How do you negotiate with daily deal sites? What bargaining chips do you hold and how do you make sure you get your full worth in negotiations?
Today I want to talk about getting the most money out of your negotiations with daily deal sites. There can be more to your negotiations than the bottom line, including how likely clients are to return, client spending habits, and ancillary incentives offered to you by deal sites. In the end however, the bottom line is what is most important.
Note: Whether it’s your first negotiation or your 100th, always consider the number of floats you can actually process while considering how many full paying customers you may be blocking from the schedule. Daily deal sites will often offer a higher percentage split based on the number of floats you offer for sale. Be very careful with this, as it is your financial future that you are playing with.
First things first, if you have not already been in contact with any daily deal sites, reach out to them! Hear what they are willing to offer you and learn what they consider to be their main selling points. See if they are willing to give you more than a 50/50 split right off the bat (which is the standard starting point for negotiations).
If there is one thing to know, know this: You are on fire. If you own a float tank, you are dollar signs in the eyes of every daily deal business worth their weight in salt (pardon the pun). They know that your industry guarantees sales (especially as interest in floating continues to rise), and they are eager to negotiate with you and profit from your business. This is probably not something they will openly tell you, as it weakens their side of negotiations. It’s something to be aware of, but most likely will not actively play a part in your negotiations. If your business has been open for some time and built up reviews on sites such as Yelp and Google, then you have another advantage which I will get to later.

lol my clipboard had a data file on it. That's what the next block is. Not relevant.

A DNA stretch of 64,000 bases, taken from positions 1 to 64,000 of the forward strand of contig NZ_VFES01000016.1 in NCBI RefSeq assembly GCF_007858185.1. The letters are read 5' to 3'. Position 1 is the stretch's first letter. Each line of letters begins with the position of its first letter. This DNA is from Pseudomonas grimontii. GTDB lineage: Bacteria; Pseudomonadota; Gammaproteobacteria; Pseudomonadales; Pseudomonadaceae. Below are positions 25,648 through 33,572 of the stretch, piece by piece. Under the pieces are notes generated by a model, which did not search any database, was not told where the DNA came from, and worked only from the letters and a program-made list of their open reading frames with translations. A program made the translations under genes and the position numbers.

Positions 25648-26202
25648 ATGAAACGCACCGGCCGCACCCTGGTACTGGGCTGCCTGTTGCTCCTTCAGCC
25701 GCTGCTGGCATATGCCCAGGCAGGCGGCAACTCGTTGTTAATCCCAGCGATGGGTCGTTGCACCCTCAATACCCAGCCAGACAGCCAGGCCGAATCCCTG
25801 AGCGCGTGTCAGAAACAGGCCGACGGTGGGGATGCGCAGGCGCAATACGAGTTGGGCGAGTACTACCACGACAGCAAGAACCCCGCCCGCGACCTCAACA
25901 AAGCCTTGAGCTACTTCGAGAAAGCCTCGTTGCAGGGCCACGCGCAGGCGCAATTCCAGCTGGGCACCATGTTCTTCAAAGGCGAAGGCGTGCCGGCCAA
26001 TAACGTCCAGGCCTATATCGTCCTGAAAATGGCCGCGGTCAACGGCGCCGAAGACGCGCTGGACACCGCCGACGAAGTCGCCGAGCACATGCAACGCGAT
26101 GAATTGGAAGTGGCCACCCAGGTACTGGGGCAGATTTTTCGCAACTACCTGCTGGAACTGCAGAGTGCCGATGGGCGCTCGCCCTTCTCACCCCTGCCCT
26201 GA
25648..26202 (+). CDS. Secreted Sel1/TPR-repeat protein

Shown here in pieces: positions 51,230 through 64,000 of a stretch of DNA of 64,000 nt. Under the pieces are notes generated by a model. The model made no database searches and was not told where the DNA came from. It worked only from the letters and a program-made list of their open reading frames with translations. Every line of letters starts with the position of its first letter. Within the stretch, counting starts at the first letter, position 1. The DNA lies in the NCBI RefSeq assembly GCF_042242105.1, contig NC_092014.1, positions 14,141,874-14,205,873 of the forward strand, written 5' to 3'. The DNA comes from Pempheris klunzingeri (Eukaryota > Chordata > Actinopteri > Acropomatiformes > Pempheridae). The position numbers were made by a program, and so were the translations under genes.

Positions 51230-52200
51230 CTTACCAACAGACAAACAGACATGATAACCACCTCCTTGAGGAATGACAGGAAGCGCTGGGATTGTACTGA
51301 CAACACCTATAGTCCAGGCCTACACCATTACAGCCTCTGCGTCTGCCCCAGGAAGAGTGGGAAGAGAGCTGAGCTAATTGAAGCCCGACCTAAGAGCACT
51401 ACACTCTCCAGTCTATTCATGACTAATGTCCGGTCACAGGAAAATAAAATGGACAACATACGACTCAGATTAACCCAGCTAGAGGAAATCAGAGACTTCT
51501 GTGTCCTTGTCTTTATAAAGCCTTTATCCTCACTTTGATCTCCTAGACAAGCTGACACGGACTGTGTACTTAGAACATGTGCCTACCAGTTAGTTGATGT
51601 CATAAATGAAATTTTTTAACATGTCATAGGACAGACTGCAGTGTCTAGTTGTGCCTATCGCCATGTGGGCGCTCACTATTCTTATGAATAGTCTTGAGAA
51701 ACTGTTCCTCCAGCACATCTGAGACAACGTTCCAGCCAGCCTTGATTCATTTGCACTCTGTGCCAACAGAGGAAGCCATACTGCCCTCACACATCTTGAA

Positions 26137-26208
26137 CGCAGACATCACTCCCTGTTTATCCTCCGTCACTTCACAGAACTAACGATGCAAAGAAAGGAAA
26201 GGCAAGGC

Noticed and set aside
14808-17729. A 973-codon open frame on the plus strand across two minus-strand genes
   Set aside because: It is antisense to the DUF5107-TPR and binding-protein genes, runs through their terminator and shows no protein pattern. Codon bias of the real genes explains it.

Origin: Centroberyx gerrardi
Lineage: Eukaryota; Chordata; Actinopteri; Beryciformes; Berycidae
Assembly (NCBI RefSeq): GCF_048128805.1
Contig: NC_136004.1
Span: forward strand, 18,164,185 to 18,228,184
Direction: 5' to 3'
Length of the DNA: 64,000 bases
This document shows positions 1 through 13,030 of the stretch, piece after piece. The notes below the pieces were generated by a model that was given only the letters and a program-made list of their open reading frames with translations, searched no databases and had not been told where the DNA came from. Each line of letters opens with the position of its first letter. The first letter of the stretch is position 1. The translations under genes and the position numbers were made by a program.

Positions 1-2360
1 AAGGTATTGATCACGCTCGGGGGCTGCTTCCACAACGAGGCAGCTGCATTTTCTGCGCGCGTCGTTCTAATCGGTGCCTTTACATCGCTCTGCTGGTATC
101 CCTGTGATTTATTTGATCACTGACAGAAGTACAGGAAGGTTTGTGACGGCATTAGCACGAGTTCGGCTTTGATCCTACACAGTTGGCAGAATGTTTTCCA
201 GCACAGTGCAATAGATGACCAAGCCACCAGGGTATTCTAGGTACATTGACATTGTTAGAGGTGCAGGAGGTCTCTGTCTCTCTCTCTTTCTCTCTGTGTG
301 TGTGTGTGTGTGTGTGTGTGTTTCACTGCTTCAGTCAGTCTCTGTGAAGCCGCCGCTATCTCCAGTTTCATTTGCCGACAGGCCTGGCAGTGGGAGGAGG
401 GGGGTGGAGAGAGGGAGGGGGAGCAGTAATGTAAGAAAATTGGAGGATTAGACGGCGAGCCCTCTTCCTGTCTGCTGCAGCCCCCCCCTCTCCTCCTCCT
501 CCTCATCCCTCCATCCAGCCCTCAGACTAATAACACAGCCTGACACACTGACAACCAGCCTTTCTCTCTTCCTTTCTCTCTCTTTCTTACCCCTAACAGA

When our shoppe first opened we did not have the advantage of any online reviews, which led us to telling a little white lie: the other guys offered us a better deal. We told them that the ‘other guys’ actually visited our location and saw that it was something special and because of this they were willing to give us a better deal. The part about them visiting was true; the part about them being impressed with our location was true; the part about offering a better deal was a lie. It’s one of the few lies I’ve told in my life that I have no regrets about.